The pound has been hammered on currency markets as of late making this an opportune time to reassess the strengths and weaknesses of the country going forward. Early last year I reported about a massive amount of money that was being poured into the UK economy. The story placed much of the recent strength from the fact that thousands of Britons were receiving compensation for Payment Protection Insurance (PPI). Most Americans reading about the pickup in Britain's economy never even heard of the PPI. The total paid out until that time had been £13.3bn or about 22 billion American dollars and constituted a huge economic boost to the country of around 65 million people.  This money entered under the radar of many economist giving the impression that the country was undergoing a strong recovery. This false illusion is now beginning to vanish and the momentum from the infusion of cash has begun to ebb.

Figures recently released show the deficit widened to 6% of national income or gross domestic product (GDP), in the three months ending in October. That means the current account deficit has been well above 5% of GDP for 15 months, which is the worst it's been since records were first collected in the early 1950s. Making the situation even more bleak this comes at a time when the UK's total debts (household, business, financial and government) are more-or-less hitting an all time high of around 500% of GDP. It should be noted that it is almost impossible to get the debt burden down when there's a large and negative current account deficit. It is important to remember, for all the talk of a revival in manufacturing, in all reality the UK would be completely sunk without its strong financial sector that bolsters the service sector. Unfortunately, it is not uncommon for the banks and trading companies that comprise this crucial part of the economy to carry a great deal of risk this makes them very vulnerable when the global economy is unstable or debt and loans cannot be repaid.

More important and the real story concerning the gap in the UK and its current account isn't about trade, it is caused by the collapse in what's could be called its "primary income", which is largely the balance between the income the country receives on investments abroad and what is paid out to foreign owners of investments in Britain. For as long as anyone could remember Britain has enjoyed a surplus on its primary income, but in the second quarter of 2012 their primary income balance went into deficit, and that deficit has become progressively worse. In the fourth quarter of 2011, the surplus on net income from investments was 0.7% of GDP, but that went negative, to the tune of 0.2% of GDP, in the second quarter of 2012. And in the third quarter of 2014 the primary income balance was in deficit by 2.8% of GDP. In other words, over three years there has been a dramatic negative swing from surplus to deficit of 3.5% of GDP in the UK"s primary income balance.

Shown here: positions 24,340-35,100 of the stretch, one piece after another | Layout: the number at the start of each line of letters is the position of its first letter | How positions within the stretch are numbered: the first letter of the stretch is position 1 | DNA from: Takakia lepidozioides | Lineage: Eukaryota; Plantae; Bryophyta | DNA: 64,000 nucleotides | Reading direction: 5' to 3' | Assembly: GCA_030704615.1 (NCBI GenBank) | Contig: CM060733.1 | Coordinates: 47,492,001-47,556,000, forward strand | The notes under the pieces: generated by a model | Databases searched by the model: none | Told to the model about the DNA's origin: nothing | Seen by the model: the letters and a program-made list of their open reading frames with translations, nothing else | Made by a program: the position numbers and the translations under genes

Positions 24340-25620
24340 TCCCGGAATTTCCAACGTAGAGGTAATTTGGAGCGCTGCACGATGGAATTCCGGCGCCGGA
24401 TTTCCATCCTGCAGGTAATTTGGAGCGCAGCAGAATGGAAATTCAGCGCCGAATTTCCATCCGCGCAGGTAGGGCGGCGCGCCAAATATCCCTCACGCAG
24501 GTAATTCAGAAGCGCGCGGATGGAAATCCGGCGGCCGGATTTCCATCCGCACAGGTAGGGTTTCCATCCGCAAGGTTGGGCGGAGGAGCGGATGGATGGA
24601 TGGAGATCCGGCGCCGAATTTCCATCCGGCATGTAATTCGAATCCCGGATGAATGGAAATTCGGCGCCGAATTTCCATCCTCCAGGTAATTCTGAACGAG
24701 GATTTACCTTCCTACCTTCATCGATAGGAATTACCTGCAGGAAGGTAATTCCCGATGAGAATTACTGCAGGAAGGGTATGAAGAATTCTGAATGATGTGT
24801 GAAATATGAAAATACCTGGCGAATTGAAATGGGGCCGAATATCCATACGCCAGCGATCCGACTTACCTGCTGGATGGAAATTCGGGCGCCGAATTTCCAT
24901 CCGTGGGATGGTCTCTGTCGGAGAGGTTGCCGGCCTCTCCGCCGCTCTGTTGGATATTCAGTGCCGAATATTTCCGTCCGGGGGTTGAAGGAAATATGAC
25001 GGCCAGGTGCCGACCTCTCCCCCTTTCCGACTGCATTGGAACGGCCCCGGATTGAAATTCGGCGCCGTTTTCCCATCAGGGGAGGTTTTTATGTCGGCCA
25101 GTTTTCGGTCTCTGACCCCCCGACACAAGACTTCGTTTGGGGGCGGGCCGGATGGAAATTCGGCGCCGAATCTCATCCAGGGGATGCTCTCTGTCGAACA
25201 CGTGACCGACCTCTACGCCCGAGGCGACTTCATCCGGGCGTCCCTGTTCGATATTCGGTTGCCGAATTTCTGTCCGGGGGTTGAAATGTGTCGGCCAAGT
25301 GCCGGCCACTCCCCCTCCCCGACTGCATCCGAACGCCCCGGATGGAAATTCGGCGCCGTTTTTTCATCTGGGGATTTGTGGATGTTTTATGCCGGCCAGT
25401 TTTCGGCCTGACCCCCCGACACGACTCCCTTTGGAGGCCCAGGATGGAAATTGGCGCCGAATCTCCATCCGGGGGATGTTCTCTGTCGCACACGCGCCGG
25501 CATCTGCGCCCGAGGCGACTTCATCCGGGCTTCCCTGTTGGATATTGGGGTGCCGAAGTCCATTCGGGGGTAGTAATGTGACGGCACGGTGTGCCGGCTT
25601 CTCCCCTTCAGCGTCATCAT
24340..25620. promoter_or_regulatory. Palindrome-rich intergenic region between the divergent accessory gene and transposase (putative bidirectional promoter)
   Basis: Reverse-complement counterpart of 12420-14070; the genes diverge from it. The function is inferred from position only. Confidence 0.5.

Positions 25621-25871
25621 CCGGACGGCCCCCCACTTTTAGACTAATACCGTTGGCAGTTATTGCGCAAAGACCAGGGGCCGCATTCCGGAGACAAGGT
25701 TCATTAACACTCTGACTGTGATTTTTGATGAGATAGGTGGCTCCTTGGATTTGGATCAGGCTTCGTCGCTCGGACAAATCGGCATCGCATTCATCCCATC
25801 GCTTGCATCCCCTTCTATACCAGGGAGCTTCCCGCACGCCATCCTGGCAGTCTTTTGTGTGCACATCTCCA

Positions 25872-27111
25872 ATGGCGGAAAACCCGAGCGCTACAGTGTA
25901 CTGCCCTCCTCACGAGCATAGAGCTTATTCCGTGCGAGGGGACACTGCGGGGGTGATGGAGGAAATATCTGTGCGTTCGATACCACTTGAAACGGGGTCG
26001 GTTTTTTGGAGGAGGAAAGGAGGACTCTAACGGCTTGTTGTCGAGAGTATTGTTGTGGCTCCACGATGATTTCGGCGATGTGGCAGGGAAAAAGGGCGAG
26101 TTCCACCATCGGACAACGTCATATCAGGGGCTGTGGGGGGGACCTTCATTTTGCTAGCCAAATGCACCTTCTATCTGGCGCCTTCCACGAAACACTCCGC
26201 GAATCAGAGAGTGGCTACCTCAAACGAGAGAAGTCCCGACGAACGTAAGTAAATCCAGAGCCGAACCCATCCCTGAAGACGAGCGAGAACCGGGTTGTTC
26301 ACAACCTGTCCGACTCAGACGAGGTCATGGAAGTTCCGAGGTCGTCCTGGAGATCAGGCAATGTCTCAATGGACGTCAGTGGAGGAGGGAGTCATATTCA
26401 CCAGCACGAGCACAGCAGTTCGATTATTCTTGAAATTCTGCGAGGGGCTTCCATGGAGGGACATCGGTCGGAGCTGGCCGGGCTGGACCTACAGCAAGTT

While much of their current economic woes might be blamed on problems in the Euro-zone which have caused investments in the region to yield progressively worse returns. The overall current account deficit with the European Union was up slightly in the most recent quarter meaning for now the worsening must be attributed to a deteriorating trade picture. With the euro-zone locked in a death spiral the UK should harbor no false illusions of help from across the channel. Just the opposite, if anything they should brace for a wave of contagion that might soon sweep over its shores. Just as troubling is that their primary income balance with countries outside the EU went into deficit of $3.4bn from a surplus of $3.6bn. Simply put these investments don't appear to be able to generate a net profit anywhere in the world. As the pound weakens the country will become more competitive and be able to export more, but it will cost more to purchase all those goods that continue to flow into the country making this a no win situation.

The ugly truth is the deficit in goods has continued to increase while the economy was supposed to be "re-balancing" towards manufacturing, only a growing surplus on services has kept the numbers from becoming ugly. There was a $34.29bn surplus on trade in services, up from $31.33bn. Sadly, the deficit in goods trade was a large $47.85bn, up from $45.16bn. The only silver lining is  a recent big increase in the profits of foreign-owned UK companies, from $14.4bn to $19.4bn. This means the UK can fund its huge current deficit by continuing to sell what some see as their crown-jewel companies and other assets to foreigners,but selling off the best assets of the country is not a fix or long-term solution to their financial woes.

While currently considered relatively stable at some point the indebtedness of the UK will reach a level where foreign investors will question its ability to service or repay its debt. This is especially true if there is not a huge unexpected revival in UK productivity, or the efficiency of workers and businesses. At that point, foreigners would not wish to hold sterling causing the pound to plummet and bringing on a rout in the sterling. This would be similar to what happened in September of 1992 during what has become known as the infamous Black Wednesday crisis. So although it is extremely fashionable, especially in the the financial sectors of London to simply ignore the growing record current account deficit it has become a cancer eating away at the future of Britain. At some point this will all come back to haunt the UK and they will rue the fact they have continued consuming more than they can afford.




Footnote; Please feel free to explore the blog archives and as always your comments are encouraged. This article ties together several post I have made over the last few months. More in the article below concerning the PPT and how for a time it gave the illusion the UK was on the mend. http://brucewilds.blogspot.com/2014/02/uk-economy-flood-of-questions.html